Leicester Guildhall
The Guildhall in Leicester is a Grade I listed timber framed building, with the earliest part dating from c1390. The Guildhall once acted as the town hall for the city until the current one was commissioned in 1876. Although some parts are earlier, the majority of the building dates from the 15th century. It's located in the old walled city, on a street now known as Guildhall Lane. It was used first as the meeting place for the Guild of Corpus Christi and then later for the more formal Corporation of Leicester. The hall was used for many purposes, including council meetings, feasts, as a courtroom, and the ultimatum given to the city during English civil war was discussed and for theatrical performances.

The Great Hall was built around 1390 as the meeting place of the Guild of Corpus Christi; the guild was a group of businessmen and gentry who had religious connections. The Guildhall was used for banquets, festivals, and as a home for a priest who prayed for the souls of Guild members in the nearby St Martin's Church. The Corporation of Leicester bought the Guildhall by the end of the 14th century. During the English civil war the Mayor and corporation received a demand from Prince Rupert a demand for £2000. The decision was made at the Guildhall to offer a loan of £500 and made an appeal to King Charles I. In May 1645 the King in attempt to divert attention away from Oxford positioned an army of 6,000 men outside the city walls on 29 May 1645. Again important decisions regarding the fate of the city were to be decided in the Guildhall. On the 30th May 1645 the Royalist Army made demand after demand to the city, who played for time. In the end the Prince Rupert attacked at 3:00 pm. The City walls were breached, and the last stand made by the defenders outside the Guildhall and St Martins. The Royalists then entered the Guildhall looting the towns archives, and mace and seal. The Royalist victory was over turned a couple of weeks latter with the defeat at Naseby. Records also show that entertainment expenses were paid for such items as wine, beer for Oliver Cromwell. Although this does not prove Oliver Cromwell stayed at the Guildhall, it is highly probable that he visited several times. The coat of arms of King Charles I can be seen today inside the Mayor's Parlour. It is reputed that William Shakespeare appeared here. In recognition of this, the television company, Maya Vision, brought the Royal Shakespeare Company to perform at the Guildhall as part of its 2003 series for the BBC, 'In Search of Shakespeare,' written and narrated by the historian, Michael Wood. Part of the Shakespeare legend is that Shakespeare first came across the tale of King Leir whilst appearing at the Guildhall and this inspired him to write his own play King Lear. There is, however, no actual evidence to support this, although the legend of King Leir is associated with Leicester. The Guildhall was retained in use until quite late. It was not until 1876 that the Corporation moved to the new Leicester Town Hall. It was later used as a police station and school, before becoming a museum. It is currently also used as a venue for musical performances. The Guildhall is a Grade I Listed Building, and the surrounding area, also including the Cathedral of St Martin's, is a conservation area, one of three in Leicester.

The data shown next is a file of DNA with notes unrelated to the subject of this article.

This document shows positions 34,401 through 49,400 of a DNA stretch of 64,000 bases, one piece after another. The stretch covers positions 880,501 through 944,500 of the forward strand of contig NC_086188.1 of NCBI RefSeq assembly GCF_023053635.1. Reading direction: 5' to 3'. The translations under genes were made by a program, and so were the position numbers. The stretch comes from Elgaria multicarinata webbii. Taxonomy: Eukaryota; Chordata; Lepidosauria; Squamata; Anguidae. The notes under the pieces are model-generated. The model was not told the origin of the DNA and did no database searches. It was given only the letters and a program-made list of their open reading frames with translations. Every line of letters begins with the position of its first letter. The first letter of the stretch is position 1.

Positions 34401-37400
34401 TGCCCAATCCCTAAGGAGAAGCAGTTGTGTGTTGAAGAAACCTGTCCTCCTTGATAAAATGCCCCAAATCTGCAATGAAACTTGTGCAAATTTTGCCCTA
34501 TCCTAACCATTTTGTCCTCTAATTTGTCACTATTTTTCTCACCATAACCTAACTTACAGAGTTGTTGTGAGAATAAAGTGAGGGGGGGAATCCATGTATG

Present day
The Guildhall is used as a performance venue as well as a museum.

With five reported ghosts, the Guildhall is reputedly Leicester's most haunted building. Because of its reported hauntings, it has appeared on various TV programmes, including being investigated on the television show Most Haunted . Members of the public can also investigate the ghostly goings on at the Guildhall as it has become a popular place for several paranormal companies who hold overnight events there. A video clip taken from the CCTV is believed by some to contain footage of a ghost, sceptics contend it is sunlight.

Building Activity

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